Again...if you find you have to replace the rotors and pads...new original pattern rotors cost $200 each...maybe $25-$30 for pads. The Turner kit...rotors, pads, calipers, bearings, seals, etc., costs $650. For the difference in cost it's worth it. You may be able to sell the old parts (if they're good) and offset some of the conversion costs.

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Thanks again. The original rotors and calipers, or what was on the Avanti when I got it, were in such bad shape I tossed them a number of years ago. The new calipers don't have any names on them and I am assuming they are just a replacement part. I found my original receipt and the number on it corresponded to what you can find on the net for an 85 Avanti.

Your are absolutely correct, and I had never thought about it, the fronts are at 4 1/2 for a Ford. I remember that when I was redoing the rear brakes on the 84 Corvette rear end that the bolt pattern was different so I either needed to change the hub bolt pattern or the rim.

Been talking to another great Avanti guy and looking more at the Turner kit and it seems that the turner kit has a double thickness in the center area where the bracket would be the most likely to bend or twist. Since a picture may help explain what I now have I'm going to try to include a few. From looking at the Turner brackets I'm wondering if I could use these brackets with the components I now have with my 15 inch rims. Otherwise, if things bend again I might try to re-enforce the center section of the bracket.

Brake-bracket-without-rotor.jpg

Brake-bracket-front.jpg

Brake-bracket-back.jpg

post-2770-1297107817896_thumb.jpg

post-2770-12971078470056_thumb.jpg

post-2770-12971078723016_thumb.jpg

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  • 4 weeks later...

I just wanted to provide an update in case it might help others with similar issues. I want to thank both Dan Booth and Jim Turner for their help provided in identifying the parts and for future solutions. As it turns out I sent pictures to Dan and he indicated that the bracket and rotor I have are basically the original 1985 design. Dan indicated it was normal for the pads to sit above the rotor edge and that after approximately 30,000 miles this resulted in some Avantis pulling to the left or the right as the overhang of the worn pad would rub on the top of the rotor. To solve this he would taper the top edge of the pad so as the pad wears there is no overhang produced. He also indicated that if I could bend the bracket back to within about 0.010 to 0.020 inch I might be able to keep the brake from locking up. I did my best with what I had in my garage and bent the bracket back and tapered the top of the pads. So far the brake is not locking up and it seems my problem has been solved for now.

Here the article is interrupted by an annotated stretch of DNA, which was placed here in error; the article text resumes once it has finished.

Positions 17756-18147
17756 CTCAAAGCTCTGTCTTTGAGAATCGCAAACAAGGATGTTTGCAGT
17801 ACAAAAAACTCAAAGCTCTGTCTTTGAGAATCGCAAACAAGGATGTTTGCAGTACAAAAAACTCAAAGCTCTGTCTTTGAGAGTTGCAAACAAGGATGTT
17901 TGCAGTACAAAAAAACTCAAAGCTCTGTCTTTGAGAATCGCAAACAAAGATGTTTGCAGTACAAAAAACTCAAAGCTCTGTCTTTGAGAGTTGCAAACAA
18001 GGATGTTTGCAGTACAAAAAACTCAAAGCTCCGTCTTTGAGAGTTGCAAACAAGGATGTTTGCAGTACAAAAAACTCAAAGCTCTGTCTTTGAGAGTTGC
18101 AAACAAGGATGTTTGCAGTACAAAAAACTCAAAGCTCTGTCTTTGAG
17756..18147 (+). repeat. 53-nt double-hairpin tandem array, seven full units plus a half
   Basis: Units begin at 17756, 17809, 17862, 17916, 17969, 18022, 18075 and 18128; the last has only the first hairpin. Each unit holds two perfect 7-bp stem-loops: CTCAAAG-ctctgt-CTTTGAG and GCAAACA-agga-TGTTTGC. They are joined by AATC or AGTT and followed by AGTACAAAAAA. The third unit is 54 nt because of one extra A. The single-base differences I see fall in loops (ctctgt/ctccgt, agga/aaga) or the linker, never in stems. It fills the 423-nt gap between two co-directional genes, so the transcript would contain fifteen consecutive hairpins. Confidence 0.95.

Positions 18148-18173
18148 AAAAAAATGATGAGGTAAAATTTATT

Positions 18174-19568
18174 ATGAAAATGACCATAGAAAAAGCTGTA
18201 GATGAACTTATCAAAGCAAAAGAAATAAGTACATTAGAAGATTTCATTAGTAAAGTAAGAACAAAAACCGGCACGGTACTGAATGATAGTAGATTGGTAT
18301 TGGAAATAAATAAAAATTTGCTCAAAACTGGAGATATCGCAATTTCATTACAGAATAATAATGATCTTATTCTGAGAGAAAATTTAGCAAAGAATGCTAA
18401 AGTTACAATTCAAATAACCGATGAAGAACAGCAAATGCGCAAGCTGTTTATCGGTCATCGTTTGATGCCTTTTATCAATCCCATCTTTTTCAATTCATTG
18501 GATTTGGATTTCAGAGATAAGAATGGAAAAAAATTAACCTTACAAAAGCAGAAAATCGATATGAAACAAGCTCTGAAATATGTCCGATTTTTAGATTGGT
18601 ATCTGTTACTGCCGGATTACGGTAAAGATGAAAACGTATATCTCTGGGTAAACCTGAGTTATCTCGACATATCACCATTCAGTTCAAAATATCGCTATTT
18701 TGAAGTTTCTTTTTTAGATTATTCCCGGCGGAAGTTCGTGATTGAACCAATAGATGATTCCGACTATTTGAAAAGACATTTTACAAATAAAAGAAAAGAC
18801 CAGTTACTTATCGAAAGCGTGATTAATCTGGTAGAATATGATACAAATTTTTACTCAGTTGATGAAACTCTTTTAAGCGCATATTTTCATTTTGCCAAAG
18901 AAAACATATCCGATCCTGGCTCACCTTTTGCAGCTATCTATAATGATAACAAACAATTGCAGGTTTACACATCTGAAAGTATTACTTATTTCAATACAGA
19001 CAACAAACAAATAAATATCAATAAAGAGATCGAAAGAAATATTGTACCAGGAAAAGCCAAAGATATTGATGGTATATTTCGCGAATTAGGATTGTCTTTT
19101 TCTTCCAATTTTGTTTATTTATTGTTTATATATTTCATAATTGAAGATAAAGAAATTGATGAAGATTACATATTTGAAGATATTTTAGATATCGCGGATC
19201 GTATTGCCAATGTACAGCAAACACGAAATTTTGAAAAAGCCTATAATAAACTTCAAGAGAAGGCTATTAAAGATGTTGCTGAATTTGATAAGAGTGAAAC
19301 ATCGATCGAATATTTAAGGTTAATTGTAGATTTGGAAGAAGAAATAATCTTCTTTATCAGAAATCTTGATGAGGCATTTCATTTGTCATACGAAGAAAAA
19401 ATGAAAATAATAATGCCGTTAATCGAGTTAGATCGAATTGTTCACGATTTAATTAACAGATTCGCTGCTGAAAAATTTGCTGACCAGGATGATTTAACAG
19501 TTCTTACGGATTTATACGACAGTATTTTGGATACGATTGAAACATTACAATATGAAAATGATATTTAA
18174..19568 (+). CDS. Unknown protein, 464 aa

Considering the extra weight in the front of my electric Avanti and the lack of compression to slow down an electric vehicle, a long term solution in my case is to install the Turner brake system with larger rotors and pads that contact more of the rotor surface area. As Jim and a lot of others have pointed out to me, the original design with the pad edge sitting above the rotor edge seems a little strange but again apparently it is normal.

Thanks again to everyone for your help, especially Roland Vardon for pointing me in the right direction. I now have about 50 electric miles on the Avanti but now have another problem with the drive train as I snapped a one inch adapter shaft which was keeping the Corvette rear end from lifting under acceleration.

Dave Heacock

Edited by davidjonh